Julius Eastman: Crazy Nigger

            Crazy Nigger – the provocative title of this composition by Julius Eastman (1940–1990) may surprise or even disconcert those who come across it. However, the disruption of, and non-compliance with conventions and means of society’s functioning (usually derived from the “ideal” of white heterosexual men) was an inseparable component of this artist’s life and work. Eastman never masked who he really was – to the contrary, his self-acceptance formed the very foundation for his artistic freedom: “What I am trying to achieve is to be what I am to the fullest – Black to the fullest, a musician to the fullest, a homosexual to the fullest.” It must be said though that the majority of American society in the 70s and 80s was not prepared to accept someone who so openly expressed his nonconformity. Even though he made his mark in the 70s as a performer of new and experimental music (he was, for example, one of the founding members of the S.E.M. Ensemble) and frequently appeared in concerts, his own work was rather overlooked. In the early 1980s, Eastman lost his stable source of income, and problems connected with alcohol and drug abuse started to manifest in his behavior. This talented artist eventually became homeless (which led to the loss of some of his recordings and scores) and we do not have much information about the end of his life. He died at the age of 49.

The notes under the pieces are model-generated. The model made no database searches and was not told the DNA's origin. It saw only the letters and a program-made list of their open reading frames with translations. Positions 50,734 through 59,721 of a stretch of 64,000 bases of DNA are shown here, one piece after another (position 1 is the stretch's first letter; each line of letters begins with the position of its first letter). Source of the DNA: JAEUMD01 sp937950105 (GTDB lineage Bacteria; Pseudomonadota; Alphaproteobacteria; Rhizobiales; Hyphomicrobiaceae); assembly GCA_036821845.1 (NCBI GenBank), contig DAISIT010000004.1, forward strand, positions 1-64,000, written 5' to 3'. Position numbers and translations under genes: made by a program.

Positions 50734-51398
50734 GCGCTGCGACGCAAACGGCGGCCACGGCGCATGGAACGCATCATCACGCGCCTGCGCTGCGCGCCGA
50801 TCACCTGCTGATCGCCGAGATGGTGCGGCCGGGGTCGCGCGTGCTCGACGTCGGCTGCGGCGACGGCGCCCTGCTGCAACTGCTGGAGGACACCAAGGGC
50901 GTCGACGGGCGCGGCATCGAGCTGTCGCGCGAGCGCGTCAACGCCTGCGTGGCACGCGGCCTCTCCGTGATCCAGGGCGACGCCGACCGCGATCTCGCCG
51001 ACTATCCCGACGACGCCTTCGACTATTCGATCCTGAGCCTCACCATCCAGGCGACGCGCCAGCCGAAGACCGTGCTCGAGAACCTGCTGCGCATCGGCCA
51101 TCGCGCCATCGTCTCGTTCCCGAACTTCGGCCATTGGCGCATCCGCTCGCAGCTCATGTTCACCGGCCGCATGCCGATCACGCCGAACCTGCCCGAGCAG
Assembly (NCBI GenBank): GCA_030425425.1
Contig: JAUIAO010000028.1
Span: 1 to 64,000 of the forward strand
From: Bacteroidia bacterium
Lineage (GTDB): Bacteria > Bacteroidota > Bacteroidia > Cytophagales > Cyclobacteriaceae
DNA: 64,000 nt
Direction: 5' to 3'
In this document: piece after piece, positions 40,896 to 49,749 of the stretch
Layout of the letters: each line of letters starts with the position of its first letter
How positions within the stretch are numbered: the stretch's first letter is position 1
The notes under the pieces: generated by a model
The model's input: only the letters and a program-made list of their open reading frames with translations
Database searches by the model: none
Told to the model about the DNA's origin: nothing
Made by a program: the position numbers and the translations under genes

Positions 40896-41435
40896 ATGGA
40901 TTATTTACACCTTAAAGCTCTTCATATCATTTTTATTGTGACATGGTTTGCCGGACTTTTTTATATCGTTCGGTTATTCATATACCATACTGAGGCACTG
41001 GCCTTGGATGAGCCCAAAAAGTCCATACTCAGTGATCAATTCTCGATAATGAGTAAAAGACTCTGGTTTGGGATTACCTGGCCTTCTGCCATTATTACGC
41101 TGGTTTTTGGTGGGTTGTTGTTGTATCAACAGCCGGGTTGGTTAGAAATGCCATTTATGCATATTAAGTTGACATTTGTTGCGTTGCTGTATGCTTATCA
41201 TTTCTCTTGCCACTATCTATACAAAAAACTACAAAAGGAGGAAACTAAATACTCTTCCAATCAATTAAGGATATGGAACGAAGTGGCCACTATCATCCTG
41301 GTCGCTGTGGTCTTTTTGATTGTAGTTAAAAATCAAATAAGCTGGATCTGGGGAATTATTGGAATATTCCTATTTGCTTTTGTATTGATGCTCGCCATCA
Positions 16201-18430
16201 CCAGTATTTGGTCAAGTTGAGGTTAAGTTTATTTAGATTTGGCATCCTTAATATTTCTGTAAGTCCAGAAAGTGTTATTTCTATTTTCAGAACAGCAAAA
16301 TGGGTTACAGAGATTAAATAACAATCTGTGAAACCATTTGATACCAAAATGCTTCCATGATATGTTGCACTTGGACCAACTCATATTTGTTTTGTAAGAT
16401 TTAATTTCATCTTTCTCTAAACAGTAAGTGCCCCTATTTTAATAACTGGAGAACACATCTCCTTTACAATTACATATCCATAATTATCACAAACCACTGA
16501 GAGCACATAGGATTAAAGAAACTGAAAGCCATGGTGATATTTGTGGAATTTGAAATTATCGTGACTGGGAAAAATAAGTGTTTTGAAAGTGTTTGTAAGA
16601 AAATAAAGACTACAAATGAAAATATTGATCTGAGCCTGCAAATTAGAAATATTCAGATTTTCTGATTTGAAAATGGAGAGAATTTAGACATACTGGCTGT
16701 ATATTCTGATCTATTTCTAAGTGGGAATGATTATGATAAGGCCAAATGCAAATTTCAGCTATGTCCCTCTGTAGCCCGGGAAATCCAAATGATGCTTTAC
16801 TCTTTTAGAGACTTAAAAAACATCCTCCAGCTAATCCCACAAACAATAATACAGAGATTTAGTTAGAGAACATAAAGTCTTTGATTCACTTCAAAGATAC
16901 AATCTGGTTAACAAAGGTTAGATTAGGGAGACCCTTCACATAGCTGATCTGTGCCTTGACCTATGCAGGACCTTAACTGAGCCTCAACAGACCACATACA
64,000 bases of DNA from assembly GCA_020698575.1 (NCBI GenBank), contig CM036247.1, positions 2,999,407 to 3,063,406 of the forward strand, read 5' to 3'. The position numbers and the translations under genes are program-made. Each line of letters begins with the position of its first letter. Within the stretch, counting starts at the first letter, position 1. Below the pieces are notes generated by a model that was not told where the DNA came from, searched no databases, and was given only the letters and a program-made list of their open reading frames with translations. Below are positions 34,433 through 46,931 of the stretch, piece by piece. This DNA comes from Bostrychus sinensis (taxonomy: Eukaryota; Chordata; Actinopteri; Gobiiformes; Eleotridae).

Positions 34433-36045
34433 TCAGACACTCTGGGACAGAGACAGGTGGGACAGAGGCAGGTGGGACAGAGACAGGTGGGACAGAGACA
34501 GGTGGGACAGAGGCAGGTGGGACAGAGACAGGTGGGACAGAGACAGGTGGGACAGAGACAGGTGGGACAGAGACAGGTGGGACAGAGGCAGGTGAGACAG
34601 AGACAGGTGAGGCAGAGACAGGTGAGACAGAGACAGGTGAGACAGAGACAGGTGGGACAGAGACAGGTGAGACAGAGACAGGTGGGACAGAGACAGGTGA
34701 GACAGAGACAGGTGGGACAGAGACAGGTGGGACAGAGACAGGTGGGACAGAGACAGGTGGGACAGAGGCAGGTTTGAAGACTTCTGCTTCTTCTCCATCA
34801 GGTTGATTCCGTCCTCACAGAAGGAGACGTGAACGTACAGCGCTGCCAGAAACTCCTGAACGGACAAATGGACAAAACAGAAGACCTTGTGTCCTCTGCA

Eastman’s musical language draws on the concept of minimalism, but he was also influenced by jazz and popular music. Of particular interest is his concept of “organic music,” in which individual musical phrases contain elements from previous sections, which are gradually expanded and modified, causing the natural growth of a musical structure. It is precisely this compositional strategy that he utilized in Crazy Nigger. Despite having been written for any number of similar instruments, for practical reasons it is most commonly performed on four pianos. The composition belongs to Eastman’s Nigger Series, which also contains the compositions Evil Nigger (1979) and Gay Guerrilla (1979). Already, the first tones of Crazy Nigger strike the listener with their unparalleled energy and vigor – it is a sonically intense work, which takes its “physicality” and extreme involvement in performance from minimalism. Eastman’s compositions are, to a certain extent, affected by the story of his life and the social environment in which he worked – maybe it is for this reason that they provide the listener with the possibility to experience such an unusual sense of freedom and resistance. 

Petr Zvěřina

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